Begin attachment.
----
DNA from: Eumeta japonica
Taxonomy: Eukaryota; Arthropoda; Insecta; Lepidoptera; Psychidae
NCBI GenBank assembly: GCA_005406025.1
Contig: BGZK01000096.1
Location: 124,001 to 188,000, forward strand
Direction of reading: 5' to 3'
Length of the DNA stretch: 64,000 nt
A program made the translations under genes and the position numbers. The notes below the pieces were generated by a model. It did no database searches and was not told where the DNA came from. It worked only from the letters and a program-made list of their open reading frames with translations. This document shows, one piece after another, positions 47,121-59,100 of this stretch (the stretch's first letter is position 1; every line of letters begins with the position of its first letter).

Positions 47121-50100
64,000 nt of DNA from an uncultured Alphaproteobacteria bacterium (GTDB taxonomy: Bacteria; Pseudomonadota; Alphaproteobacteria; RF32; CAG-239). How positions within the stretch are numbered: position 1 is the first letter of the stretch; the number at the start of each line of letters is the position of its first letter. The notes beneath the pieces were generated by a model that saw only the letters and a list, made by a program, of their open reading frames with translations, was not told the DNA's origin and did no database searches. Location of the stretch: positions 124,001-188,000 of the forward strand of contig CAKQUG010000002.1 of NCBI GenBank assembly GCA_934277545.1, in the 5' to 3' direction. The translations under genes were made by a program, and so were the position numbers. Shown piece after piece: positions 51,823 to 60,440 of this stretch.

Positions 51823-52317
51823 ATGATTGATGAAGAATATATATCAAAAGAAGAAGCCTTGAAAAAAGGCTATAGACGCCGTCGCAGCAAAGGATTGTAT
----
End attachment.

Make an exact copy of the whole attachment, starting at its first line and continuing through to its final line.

DNA from: Eumeta japonica
Taxonomy: Eukaryota; Arthropoda; Insecta; Lepidoptera; Psychidae
NCBI GenBank assembly: GCA_005406025.1
Contig: BGZK01000096.1
Location: 124,001 to 188,000, forward strand
Direction of reading: 5' to 3'
Length of the DNA stretch: 64,000 nt
A program made the translations under genes and the position numbers. The notes below the pieces were generated by a model. It did no database searches and was not told where the DNA came from. It worked only from the letters and a program-made list of their open reading frames with translations. This document shows, one piece after another, positions 47,121-59,100 of this stretch (the stretch's first letter is position 1; every line of letters begins with the position of its first letter).

Positions 47121-50100
64,000 nt of DNA from an uncultured Alphaproteobacteria bacterium (GTDB taxonomy: Bacteria; Pseudomonadota; Alphaproteobacteria; RF32; CAG-239). How positions within the stretch are numbered: position 1 is the first letter of the stretch; the number at the start of each line of letters is the position of its first letter. The notes beneath the pieces were generated by a model that saw only the letters and a list, made by a program, of their open reading frames with translations, was not told the DNA's origin and did no database searches. Location of the stretch: positions 124,001-188,000 of the forward strand of contig CAKQUG010000002.1 of NCBI GenBank assembly GCA_934277545.1, in the 5' to 3' direction. The translations under genes were made by a program, and so were the position numbers. Shown piece after piece: positions 51,823 to 60,440 of this stretch.

Positions 51823-52317
51823 ATGATTGATGAAGAATATATATCAAAAGAAGAAGCCTTGAAAAAAGGCTATAGACGCCGTCGCAGCAAAGGATTGTAT